Etienne Nel (University of Otago, New Zealand)
Tony Binns (University of Otago, New Zealand)
In recent decades, Sierra Leone has been stalked by social, economic and environmental instability. Thirty years of often corrupt and dysfunctional governance led to a brutal civil war throughout the 1990s, which resulted in more than 50,000 deaths, and the displacement of over half the population; climate change has created uncertainty regarding the sustainability of traditional agricultural practices; and communicable diseases such as malaria and Lassa Fever remain constant threats, while the recent Ebola epidemic has had a significant impact on the predominantly agricultural population's ability to generate a livelihood. Throughout this time, rural communities within Sierra Leone have demonstrated remarkable resilience, adapting livelihood strategies in order to mitigate the impact of each challenge, which has enabled reasonably rapid recovery in times of relative stability. Despite such resilience, however, nearly half of households in Sierra Leone are classified as food insecure. Further, field research undertaken in 1974 and 2014 in Panguma and Kayima, two small towns in the Eastern Province of Sierra Leone, has uncovered little change in the manifestation and magnitude of food insecurity over that time. As such, this paper argues that resilience, in itself, is not sufficient to ensure food security within vulnerable communities, and that resilience thinking may even be detrimental in some contexts, as both internal and external actors can become resigned to the food system 'bouncing back' to its previous capacity, rather than seeking to improve it.
Farmer knowledge and attitudes towards climate change adaptation in the northern Nigerian drylands
Nugun Patrick Jellason (Royal Agricultural University, UK)
Richard Baines (Royal Agricultural University, UK)
John Conway (Royal Agricultural University, UK)
Studies on climate change scenarios for Nigeria show maximum temperatures increasing, length of rainy season shortened and time of rainfall onset prolonged across the country most especially in the north Western part where it is mostly dry (Abiodun et al., 2011). Researchers argue that dryland farmers of northern Nigeria are knowledgeable and experienced enough to manage their dry conditions (Mortimore and Adam 1999; Mortimore and Tiffen, 1995) often showing a return to normal state of the production and pastoral systems after stress as a sign of persistence and resilience (Mortimore, 1998). However, the predicted increasing impacts of climate change will test this resilience and sub-Saharan African smallholders in different ways that are likely to be beyond the experience of these smallholders. Hence the need to augment their knowledge with external expertise in order to build resilience into their production systems going forward (Frank and Penrose Buckley, 2012; Danjuma et al. 2014). In the past, development project failures based on science-based external intervention for dryland management only, has created an environmental distrust in such activities. However, by acknowledging the collective knowledge of local farmers to adapt to their environment allied to additional training for adaptation could be more appropriate (Mortimore, 1998). This paper aims to appraise to what extent external knowledge can augment farmer indigenous knowledge for climate change adaptation and mitigation in the drylands of northern Nigeria. The overall goal of science based evidence forming the foundation to social science engagement favours the use of mixed methods approach to investigate this issue in a pragmatic way.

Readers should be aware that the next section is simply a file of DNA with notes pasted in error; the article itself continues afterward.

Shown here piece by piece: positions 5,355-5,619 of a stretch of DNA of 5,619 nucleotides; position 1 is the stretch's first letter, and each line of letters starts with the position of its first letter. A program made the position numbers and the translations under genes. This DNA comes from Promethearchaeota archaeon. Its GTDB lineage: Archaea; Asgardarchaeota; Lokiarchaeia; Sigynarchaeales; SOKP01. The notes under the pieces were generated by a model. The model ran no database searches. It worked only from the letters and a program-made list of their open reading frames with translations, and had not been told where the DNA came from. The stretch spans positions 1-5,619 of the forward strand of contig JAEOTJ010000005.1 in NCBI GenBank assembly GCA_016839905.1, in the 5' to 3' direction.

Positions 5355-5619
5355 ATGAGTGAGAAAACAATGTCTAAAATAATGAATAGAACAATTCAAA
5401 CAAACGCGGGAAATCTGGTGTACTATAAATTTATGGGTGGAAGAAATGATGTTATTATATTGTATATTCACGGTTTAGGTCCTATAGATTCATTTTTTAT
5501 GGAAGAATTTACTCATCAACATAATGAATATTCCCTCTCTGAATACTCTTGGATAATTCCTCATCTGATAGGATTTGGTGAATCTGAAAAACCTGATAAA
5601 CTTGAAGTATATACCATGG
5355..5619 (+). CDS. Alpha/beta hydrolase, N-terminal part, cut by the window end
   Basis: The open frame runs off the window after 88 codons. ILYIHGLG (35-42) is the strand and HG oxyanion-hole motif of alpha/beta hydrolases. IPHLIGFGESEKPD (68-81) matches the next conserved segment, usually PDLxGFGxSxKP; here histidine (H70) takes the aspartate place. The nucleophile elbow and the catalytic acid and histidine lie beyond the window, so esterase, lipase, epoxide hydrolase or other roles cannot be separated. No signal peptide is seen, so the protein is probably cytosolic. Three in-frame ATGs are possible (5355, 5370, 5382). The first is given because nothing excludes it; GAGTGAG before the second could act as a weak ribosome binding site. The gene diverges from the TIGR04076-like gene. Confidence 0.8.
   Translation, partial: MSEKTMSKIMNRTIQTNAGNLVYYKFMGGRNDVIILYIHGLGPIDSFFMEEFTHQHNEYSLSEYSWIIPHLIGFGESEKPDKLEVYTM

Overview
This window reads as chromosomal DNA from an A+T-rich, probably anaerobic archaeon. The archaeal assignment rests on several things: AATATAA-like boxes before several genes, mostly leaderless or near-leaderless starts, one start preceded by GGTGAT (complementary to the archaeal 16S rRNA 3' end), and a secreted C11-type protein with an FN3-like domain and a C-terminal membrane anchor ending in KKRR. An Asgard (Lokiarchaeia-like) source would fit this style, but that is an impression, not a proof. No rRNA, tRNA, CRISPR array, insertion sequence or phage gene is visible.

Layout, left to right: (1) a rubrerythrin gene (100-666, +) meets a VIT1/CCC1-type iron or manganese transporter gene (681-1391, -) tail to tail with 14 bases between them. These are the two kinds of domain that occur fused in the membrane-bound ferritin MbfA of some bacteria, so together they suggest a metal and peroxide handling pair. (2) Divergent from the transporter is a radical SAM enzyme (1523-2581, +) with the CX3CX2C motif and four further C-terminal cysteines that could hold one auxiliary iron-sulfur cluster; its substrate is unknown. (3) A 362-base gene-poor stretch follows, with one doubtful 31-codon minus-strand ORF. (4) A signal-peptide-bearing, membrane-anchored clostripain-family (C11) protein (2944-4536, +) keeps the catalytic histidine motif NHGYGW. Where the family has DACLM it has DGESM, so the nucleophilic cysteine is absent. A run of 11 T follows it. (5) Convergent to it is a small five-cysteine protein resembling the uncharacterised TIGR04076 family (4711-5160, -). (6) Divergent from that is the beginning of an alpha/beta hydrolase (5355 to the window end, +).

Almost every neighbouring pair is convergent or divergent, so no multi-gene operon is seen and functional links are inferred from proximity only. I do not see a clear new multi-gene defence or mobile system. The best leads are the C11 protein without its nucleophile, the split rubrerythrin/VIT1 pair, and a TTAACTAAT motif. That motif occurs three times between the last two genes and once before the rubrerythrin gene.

Discussant
Gareth Enticott (Cardiff University, UK)
Discussant